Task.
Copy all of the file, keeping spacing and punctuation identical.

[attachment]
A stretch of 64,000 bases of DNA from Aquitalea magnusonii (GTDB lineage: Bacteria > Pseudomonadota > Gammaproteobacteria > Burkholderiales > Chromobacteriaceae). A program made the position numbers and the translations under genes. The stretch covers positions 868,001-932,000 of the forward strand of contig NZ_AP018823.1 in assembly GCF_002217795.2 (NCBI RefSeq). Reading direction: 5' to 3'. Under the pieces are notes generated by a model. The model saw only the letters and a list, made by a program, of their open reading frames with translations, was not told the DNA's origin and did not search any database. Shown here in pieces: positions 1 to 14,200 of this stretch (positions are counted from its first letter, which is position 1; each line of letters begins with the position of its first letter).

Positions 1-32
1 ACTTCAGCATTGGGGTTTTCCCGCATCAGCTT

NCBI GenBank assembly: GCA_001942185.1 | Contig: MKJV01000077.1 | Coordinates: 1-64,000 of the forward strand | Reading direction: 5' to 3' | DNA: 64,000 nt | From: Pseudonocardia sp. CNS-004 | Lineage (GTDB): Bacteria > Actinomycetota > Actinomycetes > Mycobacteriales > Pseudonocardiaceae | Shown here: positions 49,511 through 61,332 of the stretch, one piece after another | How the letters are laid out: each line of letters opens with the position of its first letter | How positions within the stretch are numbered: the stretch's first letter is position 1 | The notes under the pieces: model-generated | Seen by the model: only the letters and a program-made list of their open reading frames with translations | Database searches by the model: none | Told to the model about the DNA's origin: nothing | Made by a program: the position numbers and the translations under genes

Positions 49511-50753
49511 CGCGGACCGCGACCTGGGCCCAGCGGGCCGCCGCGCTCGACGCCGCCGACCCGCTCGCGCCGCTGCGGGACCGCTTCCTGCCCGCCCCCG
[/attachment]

A stretch of 64,000 bases of DNA from Aquitalea magnusonii (GTDB lineage: Bacteria > Pseudomonadota > Gammaproteobacteria > Burkholderiales > Chromobacteriaceae). A program made the position numbers and the translations under genes. The stretch covers positions 868,001-932,000 of the forward strand of contig NZ_AP018823.1 in assembly GCF_002217795.2 (NCBI RefSeq). Reading direction: 5' to 3'. Under the pieces are notes generated by a model. The model saw only the letters and a list, made by a program, of their open reading frames with translations, was not told the DNA's origin and did not search any database. Shown here in pieces: positions 1 to 14,200 of this stretch (positions are counted from its first letter, which is position 1; each line of letters begins with the position of its first letter).

Positions 1-32
1 ACTTCAGCATTGGGGTTTTCCCGCATCAGCTT

NCBI GenBank assembly: GCA_001942185.1 | Contig: MKJV01000077.1 | Coordinates: 1-64,000 of the forward strand | Reading direction: 5' to 3' | DNA: 64,000 nt | From: Pseudonocardia sp. CNS-004 | Lineage (GTDB): Bacteria > Actinomycetota > Actinomycetes > Mycobacteriales > Pseudonocardiaceae | Shown here: positions 49,511 through 61,332 of the stretch, one piece after another | How the letters are laid out: each line of letters opens with the position of its first letter | How positions within the stretch are numbered: the stretch's first letter is position 1 | The notes under the pieces: model-generated | Seen by the model: only the letters and a program-made list of their open reading frames with translations | Database searches by the model: none | Told to the model about the DNA's origin: nothing | Made by a program: the position numbers and the translations under genes

Positions 49511-50753
49511 CGCGGACCGCGACCTGGGCCCAGCGGGCCGCCGCGCTCGACGCCGCCGACCCGCTCGCGCCGCTGCGGGACCGCTTCCTGCCCGCCCCCG